• For most weeks, four or five students on their own will begin discussion of that weeks main readings in their group with the rest of us observing quietly and, eventually (after 15 minutes), joining the discussion.  Our focus questions for the course may be a guide for some issues to explore.  You will also want to show how the current week’s readings relate to other things we have been learning in the course.
  • There is no need for the group to meet or discuss things in advance.  In fact, it is preferred that you don’t since this is not a cooredinated presentation but rather a somewhat spontaneous discussion based on your own reading of the materials.

Analysis of primary source essay (5 pages double-spaced, no longer – For an audio recording of my discussion about this assignment, go to this link.

  • Analysis of the apocalyptic perspective or worldview via 1 Enoch 1-36, aka the Book of Watchers: Thoroughly read and study 1 Enoch 1-36 (link), one of the earliest examples of a Judean (Jewish) apocalyptic writing (ca. 200 BCE).  Also read John Collin’s brief introduction to this part of 1 Enoch (link).  Write an essay in which you explain key components of the apocalyptic worldview as evidenced in this document.
  • You will engage questions such as: What is the overall point or aim of the author of 1 Enoch?  What is this ancient author trying to convey to the reader?  How does the author view the world, humanity, and otherworldly figures (including angels and God)?  What importance does the author give to the revelation of knowledge and what sources of knowledge are there?  How does the author explain the origins of evil and how does this impact humanity, including his audience?   What importance does he give to the story of angels interacting with human women?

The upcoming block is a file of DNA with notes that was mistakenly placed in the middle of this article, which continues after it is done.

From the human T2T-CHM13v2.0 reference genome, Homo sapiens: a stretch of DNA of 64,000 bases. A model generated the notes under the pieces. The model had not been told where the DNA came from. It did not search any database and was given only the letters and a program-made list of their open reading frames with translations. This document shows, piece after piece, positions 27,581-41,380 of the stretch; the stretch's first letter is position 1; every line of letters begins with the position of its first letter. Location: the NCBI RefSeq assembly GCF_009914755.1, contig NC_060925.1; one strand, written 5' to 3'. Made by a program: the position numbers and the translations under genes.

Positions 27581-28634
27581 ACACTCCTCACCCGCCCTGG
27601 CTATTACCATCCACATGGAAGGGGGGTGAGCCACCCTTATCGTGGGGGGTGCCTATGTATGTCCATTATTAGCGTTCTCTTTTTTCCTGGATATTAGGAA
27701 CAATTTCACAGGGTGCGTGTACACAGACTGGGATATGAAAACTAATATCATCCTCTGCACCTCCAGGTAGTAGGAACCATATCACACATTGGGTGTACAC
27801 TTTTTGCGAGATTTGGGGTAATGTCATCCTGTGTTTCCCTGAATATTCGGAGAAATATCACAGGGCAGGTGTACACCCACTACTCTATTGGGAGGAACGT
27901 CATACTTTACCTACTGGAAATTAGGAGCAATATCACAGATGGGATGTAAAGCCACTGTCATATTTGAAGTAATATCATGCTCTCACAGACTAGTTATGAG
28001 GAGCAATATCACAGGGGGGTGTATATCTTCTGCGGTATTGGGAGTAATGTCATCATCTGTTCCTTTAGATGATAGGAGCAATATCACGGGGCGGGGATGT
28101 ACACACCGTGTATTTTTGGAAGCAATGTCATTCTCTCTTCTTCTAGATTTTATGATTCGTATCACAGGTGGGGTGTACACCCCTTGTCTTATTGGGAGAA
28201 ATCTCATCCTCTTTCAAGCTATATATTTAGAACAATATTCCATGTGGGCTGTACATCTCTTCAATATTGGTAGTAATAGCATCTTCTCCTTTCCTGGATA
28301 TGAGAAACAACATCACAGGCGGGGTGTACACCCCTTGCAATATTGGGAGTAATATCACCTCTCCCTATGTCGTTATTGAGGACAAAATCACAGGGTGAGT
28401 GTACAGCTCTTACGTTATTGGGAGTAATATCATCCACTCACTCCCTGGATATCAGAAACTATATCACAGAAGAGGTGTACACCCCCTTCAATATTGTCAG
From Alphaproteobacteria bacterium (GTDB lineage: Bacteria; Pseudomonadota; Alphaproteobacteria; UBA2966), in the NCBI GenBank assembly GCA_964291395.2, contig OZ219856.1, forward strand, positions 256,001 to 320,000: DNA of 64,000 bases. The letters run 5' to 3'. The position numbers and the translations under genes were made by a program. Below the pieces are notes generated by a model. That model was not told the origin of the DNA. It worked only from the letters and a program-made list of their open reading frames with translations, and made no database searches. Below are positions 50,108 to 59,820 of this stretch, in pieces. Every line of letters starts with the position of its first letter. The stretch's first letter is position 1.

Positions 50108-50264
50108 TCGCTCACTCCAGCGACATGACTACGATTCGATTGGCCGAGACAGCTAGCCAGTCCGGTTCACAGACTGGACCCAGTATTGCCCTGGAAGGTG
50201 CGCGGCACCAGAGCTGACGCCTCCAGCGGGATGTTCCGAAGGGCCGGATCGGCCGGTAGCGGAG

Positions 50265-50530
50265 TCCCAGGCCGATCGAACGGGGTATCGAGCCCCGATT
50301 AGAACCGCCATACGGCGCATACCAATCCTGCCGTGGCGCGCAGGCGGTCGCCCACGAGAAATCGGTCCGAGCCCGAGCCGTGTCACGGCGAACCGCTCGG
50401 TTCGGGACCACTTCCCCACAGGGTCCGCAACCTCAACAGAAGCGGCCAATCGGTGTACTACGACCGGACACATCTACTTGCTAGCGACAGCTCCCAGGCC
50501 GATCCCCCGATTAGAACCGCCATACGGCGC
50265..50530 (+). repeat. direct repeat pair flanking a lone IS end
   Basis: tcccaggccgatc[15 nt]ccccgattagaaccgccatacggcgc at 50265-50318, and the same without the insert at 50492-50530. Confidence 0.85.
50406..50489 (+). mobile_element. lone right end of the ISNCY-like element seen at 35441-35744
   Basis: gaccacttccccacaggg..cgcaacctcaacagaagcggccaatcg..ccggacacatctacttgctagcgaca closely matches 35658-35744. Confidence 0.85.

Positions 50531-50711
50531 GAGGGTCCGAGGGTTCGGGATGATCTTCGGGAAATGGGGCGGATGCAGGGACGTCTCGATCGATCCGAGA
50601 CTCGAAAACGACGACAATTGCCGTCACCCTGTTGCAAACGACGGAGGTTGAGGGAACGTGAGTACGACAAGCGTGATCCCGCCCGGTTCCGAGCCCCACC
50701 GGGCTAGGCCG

• You will need to take an historical approach in this essay, avoiding your own moral or theological judgements.  Rather than judging the writer or his views as good or bad, right or wrong, brilliant or silly, you will instead seek to understand and explain the author’s perspectives within an ancient context.

Annotated bibliography on an apocalyptic leader or group  – same as presentation and final research paper topic (3 pages double-spaced)

  • Prepare an annotated bibliography with at least 10 relevant scholarly sources regarding your topic and at least 3 primary sources.  Each annotation (sentence or two beneath each entry) should explain what the article or book is about and how it will be relevant to your final research paper, demonstrating that you have read, browsed, or consulted it.
  • If you already know well an academically acceptable form of bibliographic citation, you may follow it properly.  If you do not yet know one very well, I would suggest you use one of the two Chicago manual of style forms of bibliography (notes-and-bibliography style or author-date style), which are explained here: Chicago Manual of Style options.

Research Paper (10 pages double-spaced)